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Russian President Vladimir Putin, left, and President Donald Trump talk as they arrive for the family photo session Saturday during the Asia-Pacific Economic Cooperation Summit in Danang, Vietnam. Trump told reporters Russian President Vladimir Putin had again vehemently insisted that Moscow had not interfered in the 2016 U.S. elections. 


Water from the Snake River runs out of the Idaho Power’s hydro-plant Oct. 11 near Murtaugh.

Rupert couple planning on 1,000 for free Thanksgiving Day dinner

RUPERT— A Rupert couple is planning to feed 1,000 people free Thanksgiving Day dinners on Nov. 23 at the Rupert Elks Lodge.

This will be the 16th year Ron and Deb Anderson, owners of Alaska’s Best restaurant have hosted the meal designed to feed the hungry and offer fellowship to others on the day set aside for giving thanks.

“This community has been really good to us,” said Ron Anderson, who has watched the event grow over the years.

Last year, 700 dinners were served in the dining room or delivered to people in Mini-Cassia.

“We will deliver meals and give people rides to the Elks,” Anderson said.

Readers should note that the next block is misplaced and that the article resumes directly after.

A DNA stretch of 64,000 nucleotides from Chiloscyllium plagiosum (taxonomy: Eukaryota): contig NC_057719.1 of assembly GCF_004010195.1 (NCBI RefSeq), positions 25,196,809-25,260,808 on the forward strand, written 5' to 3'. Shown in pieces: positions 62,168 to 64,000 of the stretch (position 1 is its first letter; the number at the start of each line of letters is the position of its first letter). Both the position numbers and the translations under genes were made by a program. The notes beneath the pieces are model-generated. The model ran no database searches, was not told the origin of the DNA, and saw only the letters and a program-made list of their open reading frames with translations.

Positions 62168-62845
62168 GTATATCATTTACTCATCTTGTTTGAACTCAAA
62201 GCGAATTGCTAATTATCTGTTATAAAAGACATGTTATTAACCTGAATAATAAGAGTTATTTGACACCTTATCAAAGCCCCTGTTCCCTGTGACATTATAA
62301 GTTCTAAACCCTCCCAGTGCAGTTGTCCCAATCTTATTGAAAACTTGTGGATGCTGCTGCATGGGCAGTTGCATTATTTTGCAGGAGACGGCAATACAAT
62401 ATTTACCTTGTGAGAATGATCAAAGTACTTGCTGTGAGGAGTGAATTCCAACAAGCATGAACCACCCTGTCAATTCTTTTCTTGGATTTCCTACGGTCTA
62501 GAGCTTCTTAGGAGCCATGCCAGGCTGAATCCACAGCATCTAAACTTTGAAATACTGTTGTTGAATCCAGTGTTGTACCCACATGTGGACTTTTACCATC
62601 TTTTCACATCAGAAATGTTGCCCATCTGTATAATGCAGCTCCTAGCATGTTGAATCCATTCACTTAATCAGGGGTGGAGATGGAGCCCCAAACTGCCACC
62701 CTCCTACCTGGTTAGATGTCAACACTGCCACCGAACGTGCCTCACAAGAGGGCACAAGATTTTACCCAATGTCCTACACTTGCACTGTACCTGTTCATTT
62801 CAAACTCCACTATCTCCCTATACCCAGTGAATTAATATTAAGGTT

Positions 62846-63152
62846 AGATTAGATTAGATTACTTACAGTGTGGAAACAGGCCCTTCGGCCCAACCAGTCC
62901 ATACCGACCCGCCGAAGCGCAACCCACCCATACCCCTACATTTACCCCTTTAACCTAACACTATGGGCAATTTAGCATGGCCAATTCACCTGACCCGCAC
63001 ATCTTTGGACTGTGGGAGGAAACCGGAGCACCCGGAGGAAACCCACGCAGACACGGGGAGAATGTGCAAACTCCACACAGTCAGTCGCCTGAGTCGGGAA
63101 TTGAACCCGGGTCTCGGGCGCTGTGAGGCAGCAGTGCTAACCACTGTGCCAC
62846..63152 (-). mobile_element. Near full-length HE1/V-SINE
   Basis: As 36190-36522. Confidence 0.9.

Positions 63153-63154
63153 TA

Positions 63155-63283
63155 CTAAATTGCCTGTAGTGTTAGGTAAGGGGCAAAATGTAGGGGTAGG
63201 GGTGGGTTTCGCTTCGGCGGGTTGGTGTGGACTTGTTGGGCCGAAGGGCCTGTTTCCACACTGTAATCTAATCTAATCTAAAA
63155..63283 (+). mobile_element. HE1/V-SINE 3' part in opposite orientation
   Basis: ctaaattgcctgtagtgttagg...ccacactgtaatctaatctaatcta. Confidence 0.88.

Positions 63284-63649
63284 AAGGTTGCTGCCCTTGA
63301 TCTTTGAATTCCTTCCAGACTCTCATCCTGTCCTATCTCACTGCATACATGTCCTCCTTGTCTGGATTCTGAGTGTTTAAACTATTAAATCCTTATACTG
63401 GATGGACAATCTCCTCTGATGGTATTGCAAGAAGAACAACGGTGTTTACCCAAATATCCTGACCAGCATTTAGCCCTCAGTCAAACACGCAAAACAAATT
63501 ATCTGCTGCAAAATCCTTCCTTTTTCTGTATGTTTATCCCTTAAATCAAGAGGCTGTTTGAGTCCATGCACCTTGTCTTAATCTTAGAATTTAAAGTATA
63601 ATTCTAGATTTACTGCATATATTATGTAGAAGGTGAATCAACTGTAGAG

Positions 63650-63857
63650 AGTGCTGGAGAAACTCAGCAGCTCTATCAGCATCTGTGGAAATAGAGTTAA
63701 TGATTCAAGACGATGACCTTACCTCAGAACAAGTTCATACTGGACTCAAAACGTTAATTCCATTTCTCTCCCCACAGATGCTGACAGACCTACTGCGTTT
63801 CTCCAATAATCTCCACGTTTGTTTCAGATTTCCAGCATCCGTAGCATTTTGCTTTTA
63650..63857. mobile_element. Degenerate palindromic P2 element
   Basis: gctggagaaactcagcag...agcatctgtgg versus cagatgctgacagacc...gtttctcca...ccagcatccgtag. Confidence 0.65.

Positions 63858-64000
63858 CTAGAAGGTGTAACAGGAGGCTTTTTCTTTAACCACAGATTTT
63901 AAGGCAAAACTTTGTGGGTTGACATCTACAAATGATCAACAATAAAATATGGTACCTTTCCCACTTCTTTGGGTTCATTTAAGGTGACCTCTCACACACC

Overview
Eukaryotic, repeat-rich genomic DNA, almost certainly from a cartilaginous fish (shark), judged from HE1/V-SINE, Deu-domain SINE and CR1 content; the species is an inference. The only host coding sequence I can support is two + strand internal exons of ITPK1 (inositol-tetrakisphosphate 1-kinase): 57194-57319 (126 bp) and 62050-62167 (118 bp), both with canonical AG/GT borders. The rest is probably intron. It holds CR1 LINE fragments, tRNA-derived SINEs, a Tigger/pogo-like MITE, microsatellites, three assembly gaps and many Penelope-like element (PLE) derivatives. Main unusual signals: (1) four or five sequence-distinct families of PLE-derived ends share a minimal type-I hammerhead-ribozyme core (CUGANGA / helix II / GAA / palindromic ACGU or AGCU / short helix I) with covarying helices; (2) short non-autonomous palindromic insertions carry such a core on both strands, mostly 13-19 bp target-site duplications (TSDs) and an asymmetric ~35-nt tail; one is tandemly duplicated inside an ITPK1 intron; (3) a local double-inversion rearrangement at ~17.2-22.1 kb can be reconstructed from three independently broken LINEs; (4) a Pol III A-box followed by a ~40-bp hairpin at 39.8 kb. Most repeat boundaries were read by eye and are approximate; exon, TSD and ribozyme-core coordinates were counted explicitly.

To have a meal delivered or for a ride people must call 208-436-2447 prior to Thursday.

“We are the only ones in Mini-Cassia that we know of having a dinner this year,” Anderson said.

The traditional meal will include roast turkey, mashed potatoes and gravy, dinner rolls, dressing, yams, cranberries and for dessert pumpkin cake with whipped cream.

The event was held at the restaurant for the first couple years but soon outgrew the space.

For several years the Elks Lodge has donated its dining room and dozens of Elks members and people from the community donate or come by to help cook the food or deliver meals.

“I really like watching people come out and knowing they enjoyed a meal they might not have had otherwise,” James Smith, member of the Rupert Elks Lodge, said.

Smith will be one of the volunteers to help cook the turkeys on the Elk’s giant rotisserie.

“If they are about 12 pound birds we can get about 24 on there at a time,” Smith said.

The volunteers start cooking the turkeys on Wednesday and each batch takes about three hours to cook.

Anderson said Kat Kountry radio station holds a turkey drive each year and donates about 80 turkeys. They will need about 45 more turkeys to feed the expected crowds. Turkeys can be donated to Alaska’s Best during business hours but after Tuesday they can only accept fresh turkeys because there is not time to thaw them prior to cooking if they are frozen.

Anderson said they borrow a freezer truck to store the birds in before they are cooked.

Minidoka County school cooks will be making about 900 dinner rolls and other businesses also pitch in to help.

“We like to do it and it all comes back to us,” Anderson said. “Karma is a wonderful thing.”

Laurie Welch Times-News / LAURIE WELCH, TIMES-NEWS  

Deb Anderson, co-owner of Alaska’s Best restaurant cooks at the restaurant in 2016. Anderson will be in charge of the stuffing and gravy on Thanksgiving during the free meal at the Rupert Elks.